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Gene expression changes in postmortem tissue from the rostral pons of multiple system atrophy patients

Authors

  • Anna Jelaso Langerveld PhD,

    1. Environmental Institute, Western Michigan University, Kalamazoo, Michigan, USA
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  • Daniel Mihalko PhD,

    1. Department of Statistics, Western Michigan University, Kalamazoo, Michigan, USA
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  • Cari DeLong BA,

    1. Environmental Institute, Western Michigan University, Kalamazoo, Michigan, USA
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  • Jeff Walburn MS,

    1. Environmental Institute, Western Michigan University, Kalamazoo, Michigan, USA
    2. Department of Biological Sciences, Western Michigan University, Kalamazoo, Michigan, USA
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  • Charles F. Ide PhD

    Corresponding author
    1. Environmental Institute, Western Michigan University, Kalamazoo, Michigan, USA
    2. Department of Biological Sciences, Western Michigan University, Kalamazoo, Michigan, USA
    • Environmental Institute and Department of Biological Sciences, Room 3001 Haenicke Hall, Western Michigan University, Kalamazoo, MI 49008
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Abstract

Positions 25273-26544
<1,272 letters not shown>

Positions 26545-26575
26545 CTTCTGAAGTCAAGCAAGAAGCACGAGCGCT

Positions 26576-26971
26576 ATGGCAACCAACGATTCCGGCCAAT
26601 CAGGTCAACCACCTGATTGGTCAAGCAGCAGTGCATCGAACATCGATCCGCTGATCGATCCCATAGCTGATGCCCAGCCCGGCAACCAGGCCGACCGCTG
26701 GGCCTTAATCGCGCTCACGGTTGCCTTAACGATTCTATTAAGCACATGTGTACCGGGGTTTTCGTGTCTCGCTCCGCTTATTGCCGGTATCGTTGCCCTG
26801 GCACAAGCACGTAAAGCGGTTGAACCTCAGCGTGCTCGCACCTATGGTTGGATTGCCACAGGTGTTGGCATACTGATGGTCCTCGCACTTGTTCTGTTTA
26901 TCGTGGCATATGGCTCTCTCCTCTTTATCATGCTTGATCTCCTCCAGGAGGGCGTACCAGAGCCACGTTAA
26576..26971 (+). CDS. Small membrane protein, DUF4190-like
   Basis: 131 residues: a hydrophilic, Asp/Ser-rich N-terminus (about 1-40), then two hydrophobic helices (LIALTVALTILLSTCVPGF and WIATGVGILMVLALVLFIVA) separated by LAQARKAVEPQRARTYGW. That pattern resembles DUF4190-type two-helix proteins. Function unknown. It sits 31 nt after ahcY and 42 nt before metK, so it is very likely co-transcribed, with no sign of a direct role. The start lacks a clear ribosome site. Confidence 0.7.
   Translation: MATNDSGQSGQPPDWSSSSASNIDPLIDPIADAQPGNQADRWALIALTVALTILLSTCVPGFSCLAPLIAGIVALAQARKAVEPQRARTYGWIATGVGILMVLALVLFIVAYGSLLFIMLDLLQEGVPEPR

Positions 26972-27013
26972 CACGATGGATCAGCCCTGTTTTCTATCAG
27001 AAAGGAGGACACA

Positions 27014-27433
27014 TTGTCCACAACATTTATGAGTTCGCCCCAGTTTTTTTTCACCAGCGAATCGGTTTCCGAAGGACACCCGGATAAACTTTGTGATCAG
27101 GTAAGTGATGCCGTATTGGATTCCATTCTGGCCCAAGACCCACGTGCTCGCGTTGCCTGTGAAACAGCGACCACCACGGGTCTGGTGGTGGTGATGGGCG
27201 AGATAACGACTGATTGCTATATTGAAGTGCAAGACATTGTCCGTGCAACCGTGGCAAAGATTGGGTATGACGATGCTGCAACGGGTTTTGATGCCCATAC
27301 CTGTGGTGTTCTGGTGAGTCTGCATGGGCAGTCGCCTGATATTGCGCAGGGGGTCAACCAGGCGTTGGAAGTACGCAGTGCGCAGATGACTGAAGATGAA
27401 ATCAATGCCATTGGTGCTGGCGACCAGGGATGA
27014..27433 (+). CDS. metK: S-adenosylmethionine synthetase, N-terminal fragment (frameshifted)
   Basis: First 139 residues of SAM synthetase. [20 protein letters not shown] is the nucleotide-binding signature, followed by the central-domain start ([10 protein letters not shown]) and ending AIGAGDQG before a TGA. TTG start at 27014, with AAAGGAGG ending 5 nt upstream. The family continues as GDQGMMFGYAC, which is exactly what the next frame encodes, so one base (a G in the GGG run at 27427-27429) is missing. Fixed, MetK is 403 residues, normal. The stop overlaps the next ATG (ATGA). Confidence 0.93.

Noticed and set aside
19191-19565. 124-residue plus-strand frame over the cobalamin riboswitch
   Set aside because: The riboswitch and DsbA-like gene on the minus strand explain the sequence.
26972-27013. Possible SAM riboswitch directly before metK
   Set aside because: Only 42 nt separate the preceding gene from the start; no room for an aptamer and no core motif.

Multiple system atrophy (MSA) is a neurodegenerative disease characterized by various degrees of Parkinsonism, cerebellar ataxia, and autonomic dysfunction. In this report, Affymetrix DNA microarrays were used to measure changes in gene expression in the rostral pons, an area that undergoes extensive damage in MSA, but not other synucleinopathies. Significant changes in expression of 254 genes (180 downregulated and 74 upregulated) occurred in pons tissue from MSA patients when compared with control patients. The downregulated genes were primarily associated with biological functions known to be impaired in Parkinson's disease (PD) and other neurological diseases; for example, downregulation occurred in genes associated with mitochondrial function, ubiquitin-proteasome function, protein modification, glycolysis/metabolism, and ion transport. On the other hand, upregulated genes were associated with transcription/RNA modification, inflammation, immune system function, and oligodendrocyte maintenance and function. Immunocytochemistry, in conjunction with quantitative image analysis, was carried out to characterize α-synuclein protein expression as glial cytoplasmic inclusions in the pontocerebellar tract in rostral pons tissue and to determine the relationship between the amount of aggregated α-synuclein protein and changes in specific gene expression. Of the regulated genes, 86 were associated with the amount of observed aggregated α-synuclein protein in the rostral pons tissue. These data indicate that cells in the pons of MSA patients show changes in gene expression previously associated with the substantia nigra of PD patients and/or other neurological diseases, with additional changes, for example related to oligodendrocyte function unique to MSA. © 2007 Movement Disorder Society

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